Holy and singular,
Who brought forth the Son of God
Still ever remaining a pure Virgin,
Assist us in our necessities.
O star of the Sea,
Help and protect us.
Show us that you are our Mother.

(as prayed at each monthly meeting of the Lay Carmelites)

Members of the Carmelite order are to have a special devotion to Our Lady. As a convert to Catholicism, this has to be one of the great hurdles I have had to leap ( I am a member of the Third Order of Carmelite, ancient observance). I am still not where I would like to be, but it is only by the grace of God that I have been brought to my present stage. Through continued prayer and continued grace I am certain that I will grow in the love and embrace of Our Lady Queen of Contemplatives, Mother of Carmelites.

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Comment on The Widening Gyre


Comment on The Widening Gyre

Okay, so I promised more on The Widening Gyre. and more particularly to the link at this point. While I have no comment to make regarding Mr. Yeats's spirituality (having no intimate knowledge of what he believed, and finding that, more often than not, such knowledge tends to distract me from enjoying the sheer beauty of the poetry and language), I must take some exception to comments regarding the poem itself. While I'm certain that there may be allusion to Viconian cycles and other absurdities of ancient historiography and philosophy of history, I find that I take exception to the characterization of the poem. While it certainly uses Christian imagery, perhaps because it would be commonly accessible to his readership, I don't know that it so much represents a "predictive" poem as a "look what's happening now poem." A minor disagreement, I acknowledge, but one worth noting. After all, Mr. Yeats and the rest of the world had just been through what they had considered the most apocalyptic conflict ever to have occurred on the face of the earth.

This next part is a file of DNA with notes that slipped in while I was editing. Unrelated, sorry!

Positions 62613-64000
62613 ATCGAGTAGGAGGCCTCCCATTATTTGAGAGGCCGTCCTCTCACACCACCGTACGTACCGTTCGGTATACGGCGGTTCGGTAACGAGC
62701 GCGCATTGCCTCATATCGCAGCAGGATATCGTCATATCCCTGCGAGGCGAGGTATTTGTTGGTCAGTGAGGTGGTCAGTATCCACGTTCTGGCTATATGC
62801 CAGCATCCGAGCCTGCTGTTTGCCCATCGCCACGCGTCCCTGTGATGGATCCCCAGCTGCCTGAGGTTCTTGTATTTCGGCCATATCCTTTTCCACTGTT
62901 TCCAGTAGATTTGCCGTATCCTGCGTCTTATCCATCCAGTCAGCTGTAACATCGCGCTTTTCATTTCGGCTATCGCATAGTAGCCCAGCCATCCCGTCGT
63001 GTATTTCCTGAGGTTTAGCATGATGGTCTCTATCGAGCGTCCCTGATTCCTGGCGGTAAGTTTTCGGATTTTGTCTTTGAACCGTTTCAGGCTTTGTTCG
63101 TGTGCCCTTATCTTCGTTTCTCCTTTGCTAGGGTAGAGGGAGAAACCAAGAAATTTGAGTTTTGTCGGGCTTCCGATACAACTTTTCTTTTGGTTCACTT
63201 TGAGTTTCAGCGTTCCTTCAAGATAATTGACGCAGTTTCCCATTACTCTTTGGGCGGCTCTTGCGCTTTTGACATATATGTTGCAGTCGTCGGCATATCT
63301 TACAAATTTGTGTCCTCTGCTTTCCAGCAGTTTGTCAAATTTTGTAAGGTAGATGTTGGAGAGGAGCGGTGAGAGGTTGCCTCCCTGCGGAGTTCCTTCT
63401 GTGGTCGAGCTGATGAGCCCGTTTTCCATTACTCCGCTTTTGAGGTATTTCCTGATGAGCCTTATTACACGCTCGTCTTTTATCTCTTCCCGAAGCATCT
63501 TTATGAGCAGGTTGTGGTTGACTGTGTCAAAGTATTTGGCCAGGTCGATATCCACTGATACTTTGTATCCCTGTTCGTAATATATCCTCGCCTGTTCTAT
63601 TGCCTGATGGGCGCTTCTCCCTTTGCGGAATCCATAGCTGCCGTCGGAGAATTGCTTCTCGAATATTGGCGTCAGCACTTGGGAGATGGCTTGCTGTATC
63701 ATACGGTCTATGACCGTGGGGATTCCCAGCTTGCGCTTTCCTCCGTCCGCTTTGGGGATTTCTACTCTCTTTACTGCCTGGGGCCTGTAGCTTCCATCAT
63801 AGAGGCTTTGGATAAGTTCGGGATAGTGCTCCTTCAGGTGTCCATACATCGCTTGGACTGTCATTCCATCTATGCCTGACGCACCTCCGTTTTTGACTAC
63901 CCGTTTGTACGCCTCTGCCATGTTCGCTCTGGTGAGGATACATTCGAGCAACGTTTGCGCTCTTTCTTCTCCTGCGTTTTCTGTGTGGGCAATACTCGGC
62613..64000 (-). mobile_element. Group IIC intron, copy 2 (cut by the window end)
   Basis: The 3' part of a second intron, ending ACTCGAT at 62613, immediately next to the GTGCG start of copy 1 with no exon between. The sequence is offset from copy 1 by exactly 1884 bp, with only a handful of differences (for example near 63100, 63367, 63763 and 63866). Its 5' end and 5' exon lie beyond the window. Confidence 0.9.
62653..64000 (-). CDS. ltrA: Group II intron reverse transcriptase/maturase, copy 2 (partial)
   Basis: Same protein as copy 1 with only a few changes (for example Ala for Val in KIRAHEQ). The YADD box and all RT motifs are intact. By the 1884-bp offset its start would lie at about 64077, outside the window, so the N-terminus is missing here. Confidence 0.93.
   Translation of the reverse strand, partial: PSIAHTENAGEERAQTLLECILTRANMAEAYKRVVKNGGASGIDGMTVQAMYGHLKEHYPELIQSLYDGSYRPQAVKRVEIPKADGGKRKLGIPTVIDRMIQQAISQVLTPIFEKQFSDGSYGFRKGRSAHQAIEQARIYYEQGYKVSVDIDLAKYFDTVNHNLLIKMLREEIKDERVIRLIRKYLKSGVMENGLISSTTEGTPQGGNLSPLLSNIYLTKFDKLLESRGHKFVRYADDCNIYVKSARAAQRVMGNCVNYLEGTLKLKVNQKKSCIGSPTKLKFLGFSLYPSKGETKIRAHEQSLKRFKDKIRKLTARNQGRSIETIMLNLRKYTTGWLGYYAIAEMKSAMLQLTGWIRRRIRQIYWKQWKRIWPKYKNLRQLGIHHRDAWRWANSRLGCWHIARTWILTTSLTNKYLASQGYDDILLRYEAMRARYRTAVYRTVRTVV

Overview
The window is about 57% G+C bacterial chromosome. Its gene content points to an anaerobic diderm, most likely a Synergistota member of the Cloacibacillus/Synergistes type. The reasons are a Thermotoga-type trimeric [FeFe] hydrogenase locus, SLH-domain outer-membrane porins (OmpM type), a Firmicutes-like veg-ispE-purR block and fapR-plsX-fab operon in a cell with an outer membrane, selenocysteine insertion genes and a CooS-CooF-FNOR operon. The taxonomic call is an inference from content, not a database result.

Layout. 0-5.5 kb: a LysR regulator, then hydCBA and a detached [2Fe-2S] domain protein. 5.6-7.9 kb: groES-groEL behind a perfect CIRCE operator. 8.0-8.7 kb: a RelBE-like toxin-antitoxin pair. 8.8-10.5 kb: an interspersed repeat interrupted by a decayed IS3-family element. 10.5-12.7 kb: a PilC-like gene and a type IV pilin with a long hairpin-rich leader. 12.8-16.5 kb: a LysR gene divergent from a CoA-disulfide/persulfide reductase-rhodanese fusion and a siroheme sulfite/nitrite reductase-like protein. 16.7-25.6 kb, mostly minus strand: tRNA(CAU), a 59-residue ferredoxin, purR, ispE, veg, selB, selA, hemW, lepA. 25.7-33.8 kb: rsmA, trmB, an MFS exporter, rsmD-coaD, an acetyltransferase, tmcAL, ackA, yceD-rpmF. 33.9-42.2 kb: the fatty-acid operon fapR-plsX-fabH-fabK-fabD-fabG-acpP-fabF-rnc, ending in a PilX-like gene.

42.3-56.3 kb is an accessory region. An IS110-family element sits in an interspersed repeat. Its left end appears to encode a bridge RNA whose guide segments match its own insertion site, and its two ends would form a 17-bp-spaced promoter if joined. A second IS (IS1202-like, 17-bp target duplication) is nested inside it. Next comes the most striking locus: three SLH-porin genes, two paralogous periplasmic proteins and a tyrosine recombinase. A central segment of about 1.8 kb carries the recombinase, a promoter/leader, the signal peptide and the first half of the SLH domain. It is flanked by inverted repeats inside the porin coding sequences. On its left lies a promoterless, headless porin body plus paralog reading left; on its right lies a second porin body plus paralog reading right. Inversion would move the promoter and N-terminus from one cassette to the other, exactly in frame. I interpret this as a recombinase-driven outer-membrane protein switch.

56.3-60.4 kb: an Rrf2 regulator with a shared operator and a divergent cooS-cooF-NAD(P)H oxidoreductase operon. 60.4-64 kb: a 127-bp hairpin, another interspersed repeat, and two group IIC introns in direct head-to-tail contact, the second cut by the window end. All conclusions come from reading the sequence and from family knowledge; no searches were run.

And frankly while there are innumerable things that could be read into the poem, it is best appreciated for the sheer power of imagery and language. As with all great poetry, the rewards of the simple literal reading (preferably aloud) are far more profound than anything that scholarship would presume to wrest from the work.

In addition to this magnificent addition to the oeuvre of modern poetry, Yeats also gave us the wonderful poetic gifts of "Leda and the Swan," "Sailing to Byzantium," "The Wilde Swans at Coole," and "The Lake Isle of Inisfree," just to name a few. His spirituality may have been confused, but grace often enters human confusion and gives a poet language to express what he himself has only misconstrued.

Another note: Viconian cycles as a historical phenomenon may be out of fashion, but they have given us that remarkable beginning (here citing from memory, so please forgive any missteps)

riverrun past eveandadam from swerve of shore to bend of bay brings us by a commodius vicus of recirculation to Howth Castle and Evirons. . . (first portion of first sentence of Finnegan's Wake, by James Joyce)